“This is particularly nice to have if you want to stream file contents through Watchful without needing to write code, for instance,” he said.

It comes packaged with Kubernetes for orchestration and delivered to customers as a tarball, so with a with single-command install,  you can have an arbitrarily large cluster spin up.

The company’s primary competitors are hardware vendors, Mohanty said. Watchful provides the ability to search and scan applications with FPGA (field-programmable gate array) or GPGU (general purpose graphics processing unit) performance — more than 2 gigabytes of throughput per core — on commodity x86 platforms. And it works on structured or unstructured data.

“The amount of throughput and performance we’re able to provide has normally been in the realm of high-performance computing,” said co-founder John Singleton, who added that the company lowers the barrier to entry, providing high-performance, massively scalable matching throughput against very large data sets and pattern loads while maintaining the linear compute model and real-time results.

Watchful’s open API means it can integrate into existing environments in any language. It can be deployed on-premises, as a cloud service, in hybrid environments and even air-gapped networks.

Smaller Streams of Data

Though unable to name its customers at this point, one large holding company, which owns multiple web properties, is using Watchful for real-time model building, Mohanty said. It uses labeling on production quick streams of data to predict the actions of users across different surfaces. It created flags for certain “milestone” actions, then everything that matched the regexes and everything that didn’t was recorded and used to train the models.

The company’s “slam dunk” use case is SIEM (security information and event management) prefiltration, Mohanty said. Large companies typically funnel practically all their data into a SIEM, at a hefty cost.

“What if, in real time, we can filter out all the low-tier events or specifically highlight high-tier ones and everything else just goes to cold storage?” he asked.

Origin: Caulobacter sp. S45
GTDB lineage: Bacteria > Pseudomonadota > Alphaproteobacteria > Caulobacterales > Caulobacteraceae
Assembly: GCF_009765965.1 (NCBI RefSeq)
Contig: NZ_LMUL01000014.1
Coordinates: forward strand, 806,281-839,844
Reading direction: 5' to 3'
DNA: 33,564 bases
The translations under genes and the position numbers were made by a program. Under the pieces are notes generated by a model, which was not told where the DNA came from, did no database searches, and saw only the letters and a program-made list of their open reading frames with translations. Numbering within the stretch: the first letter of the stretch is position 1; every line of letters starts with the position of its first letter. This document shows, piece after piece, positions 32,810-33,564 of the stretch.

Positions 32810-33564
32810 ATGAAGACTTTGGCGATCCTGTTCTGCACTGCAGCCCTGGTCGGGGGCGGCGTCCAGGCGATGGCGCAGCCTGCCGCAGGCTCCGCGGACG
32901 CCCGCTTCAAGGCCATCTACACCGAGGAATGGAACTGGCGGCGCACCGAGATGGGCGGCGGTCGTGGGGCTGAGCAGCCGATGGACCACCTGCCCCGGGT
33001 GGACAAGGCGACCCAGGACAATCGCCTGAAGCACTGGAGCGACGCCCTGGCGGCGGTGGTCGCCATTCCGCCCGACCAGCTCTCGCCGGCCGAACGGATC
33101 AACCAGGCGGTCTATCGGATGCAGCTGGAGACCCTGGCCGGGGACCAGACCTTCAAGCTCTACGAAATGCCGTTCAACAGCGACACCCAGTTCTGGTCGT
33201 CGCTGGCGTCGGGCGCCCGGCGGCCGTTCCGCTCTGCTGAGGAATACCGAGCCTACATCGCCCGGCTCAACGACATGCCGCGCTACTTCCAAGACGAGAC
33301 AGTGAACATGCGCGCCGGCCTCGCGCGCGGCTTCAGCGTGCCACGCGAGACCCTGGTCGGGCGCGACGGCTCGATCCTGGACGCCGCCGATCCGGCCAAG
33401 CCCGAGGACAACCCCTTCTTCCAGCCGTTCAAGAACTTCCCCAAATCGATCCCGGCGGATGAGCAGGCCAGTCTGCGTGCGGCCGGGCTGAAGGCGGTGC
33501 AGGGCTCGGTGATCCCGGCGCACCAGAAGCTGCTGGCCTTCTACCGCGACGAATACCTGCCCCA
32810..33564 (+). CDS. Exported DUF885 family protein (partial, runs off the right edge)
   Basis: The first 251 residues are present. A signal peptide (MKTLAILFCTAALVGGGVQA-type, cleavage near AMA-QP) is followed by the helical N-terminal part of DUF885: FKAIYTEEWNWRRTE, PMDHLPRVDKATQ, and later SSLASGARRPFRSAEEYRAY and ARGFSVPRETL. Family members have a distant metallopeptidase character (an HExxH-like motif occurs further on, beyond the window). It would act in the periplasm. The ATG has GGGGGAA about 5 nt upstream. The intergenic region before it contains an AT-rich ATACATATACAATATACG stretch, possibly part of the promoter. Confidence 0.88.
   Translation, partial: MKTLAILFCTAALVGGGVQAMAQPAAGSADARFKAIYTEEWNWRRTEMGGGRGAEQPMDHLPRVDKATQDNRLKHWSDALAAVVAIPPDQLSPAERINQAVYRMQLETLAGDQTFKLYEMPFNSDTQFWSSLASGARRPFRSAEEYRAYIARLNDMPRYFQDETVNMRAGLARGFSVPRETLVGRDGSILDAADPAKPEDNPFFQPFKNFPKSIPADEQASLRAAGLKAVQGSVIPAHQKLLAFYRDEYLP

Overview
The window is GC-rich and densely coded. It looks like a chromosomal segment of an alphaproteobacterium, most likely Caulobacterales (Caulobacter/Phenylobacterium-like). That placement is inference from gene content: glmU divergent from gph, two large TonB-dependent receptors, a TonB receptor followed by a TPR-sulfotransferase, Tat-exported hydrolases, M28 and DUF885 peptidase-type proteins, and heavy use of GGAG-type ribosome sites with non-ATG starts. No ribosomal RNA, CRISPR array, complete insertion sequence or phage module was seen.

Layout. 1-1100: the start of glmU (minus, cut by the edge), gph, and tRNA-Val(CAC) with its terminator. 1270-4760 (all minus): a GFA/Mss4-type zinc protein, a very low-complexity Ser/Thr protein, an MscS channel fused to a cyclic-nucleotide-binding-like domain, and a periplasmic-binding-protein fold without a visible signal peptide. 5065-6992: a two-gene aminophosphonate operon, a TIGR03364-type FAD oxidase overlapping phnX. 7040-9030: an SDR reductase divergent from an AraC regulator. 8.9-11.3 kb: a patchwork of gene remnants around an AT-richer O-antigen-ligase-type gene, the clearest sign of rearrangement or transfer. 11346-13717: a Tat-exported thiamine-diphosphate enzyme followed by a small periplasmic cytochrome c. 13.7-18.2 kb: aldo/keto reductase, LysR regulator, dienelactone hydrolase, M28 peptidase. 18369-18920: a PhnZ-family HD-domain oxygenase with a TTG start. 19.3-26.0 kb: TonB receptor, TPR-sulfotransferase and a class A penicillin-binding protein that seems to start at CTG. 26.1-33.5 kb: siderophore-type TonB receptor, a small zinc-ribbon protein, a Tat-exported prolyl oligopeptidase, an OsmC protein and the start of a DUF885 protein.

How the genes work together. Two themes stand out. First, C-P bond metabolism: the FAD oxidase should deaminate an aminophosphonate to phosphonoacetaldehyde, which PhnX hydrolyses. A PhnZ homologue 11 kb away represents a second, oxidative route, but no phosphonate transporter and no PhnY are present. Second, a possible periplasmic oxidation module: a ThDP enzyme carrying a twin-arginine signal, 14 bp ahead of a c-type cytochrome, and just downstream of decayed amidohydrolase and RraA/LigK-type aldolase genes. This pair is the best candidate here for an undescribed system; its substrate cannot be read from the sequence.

Other use cases include log analysis, open-source intelligence filtration and alerts on publicly available information and real-time indexless search.

“We are trying to evangelize a new paradigm called “stream-filter-drain” (as opposed to “extract-transform-load”), where data is treated as a large heterogeneous stream and passed through a filter to create smaller, sparser streams of data,” Mohanty explained.

These smaller streams can then be “drained” into databases, data lakes, microservices and SIEMs. Each application only consumes the specific events out of the stream that it cares about, and doesn’t need to get bogged down trying to discern signal from noise.

“In that paradigm, we would expect any ‘action’ to be taken on the drain side — controlled by the user, but in the future we’d like to provide some other flows, such as  Window functions/event aggregations, that would more easily enable complex analysis,” he said.

“We see the SFD paradigm becoming fairly important across a number of verticals where heterogeneous data formats lead to complex management solutions. This is obviously apparent in segments like Industrial IoT, where there may be lots of different types of devices communicating with some set of applications constantly, but have varying data schemas.”

Feature Image: “Watchful” by Bill Smith, licensed under CC BY-SA 2.0.